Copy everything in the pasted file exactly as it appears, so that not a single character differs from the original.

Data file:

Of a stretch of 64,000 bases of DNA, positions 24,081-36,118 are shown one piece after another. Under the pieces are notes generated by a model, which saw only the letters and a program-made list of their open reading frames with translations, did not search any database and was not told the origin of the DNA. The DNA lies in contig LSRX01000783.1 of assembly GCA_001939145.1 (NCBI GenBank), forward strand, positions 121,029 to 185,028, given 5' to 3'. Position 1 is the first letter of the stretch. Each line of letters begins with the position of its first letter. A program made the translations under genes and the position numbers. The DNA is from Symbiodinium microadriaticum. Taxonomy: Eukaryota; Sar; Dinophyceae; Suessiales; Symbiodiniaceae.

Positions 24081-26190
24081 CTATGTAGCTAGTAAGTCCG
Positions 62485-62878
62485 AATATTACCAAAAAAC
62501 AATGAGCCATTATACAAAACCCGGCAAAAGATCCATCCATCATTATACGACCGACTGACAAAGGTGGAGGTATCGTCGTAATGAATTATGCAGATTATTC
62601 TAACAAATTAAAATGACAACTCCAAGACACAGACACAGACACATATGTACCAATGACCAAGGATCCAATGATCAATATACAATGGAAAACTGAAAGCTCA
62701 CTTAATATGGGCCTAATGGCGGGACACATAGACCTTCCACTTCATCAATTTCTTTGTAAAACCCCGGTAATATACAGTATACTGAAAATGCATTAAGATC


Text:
Of a stretch of 64,000 bases of DNA, positions 24,081-36,118 are shown one piece after another. Under the pieces are notes generated by a model, which saw only the letters and a program-made list of their open reading frames with translations, did not search any database and was not told the origin of the DNA. The DNA lies in contig LSRX01000783.1 of assembly GCA_001939145.1 (NCBI GenBank), forward strand, positions 121,029 to 185,028, given 5' to 3'. Position 1 is the first letter of the stretch. Each line of letters begins with the position of its first letter. A program made the translations under genes and the position numbers. The DNA is from Symbiodinium microadriaticum. Taxonomy: Eukaryota; Sar; Dinophyceae; Suessiales; Symbiodiniaceae.

Positions 24081-26190
24081 CTATGTAGCTAGTAAGTCCG
Positions 62485-62878
62485 AATATTACCAAAAAAC
62501 AATGAGCCATTATACAAAACCCGGCAAAAGATCCATCCATCATTATACGACCGACTGACAAAGGTGGAGGTATCGTCGTAATGAATTATGCAGATTATTC
62601 TAACAAATTAAAATGACAACTCCAAGACACAGACACAGACACATATGTACCAATGACCAAGGATCCAATGATCAATATACAATGGAAAACTGAAAGCTCA
62701 CTTAATATGGGCCTAATGGCGGGACACATAGACCTTCCACTTCATCAATTTCTTTGTAAAACCCCGGTAATATACAGTATACTGAAAATGCATTAAGATC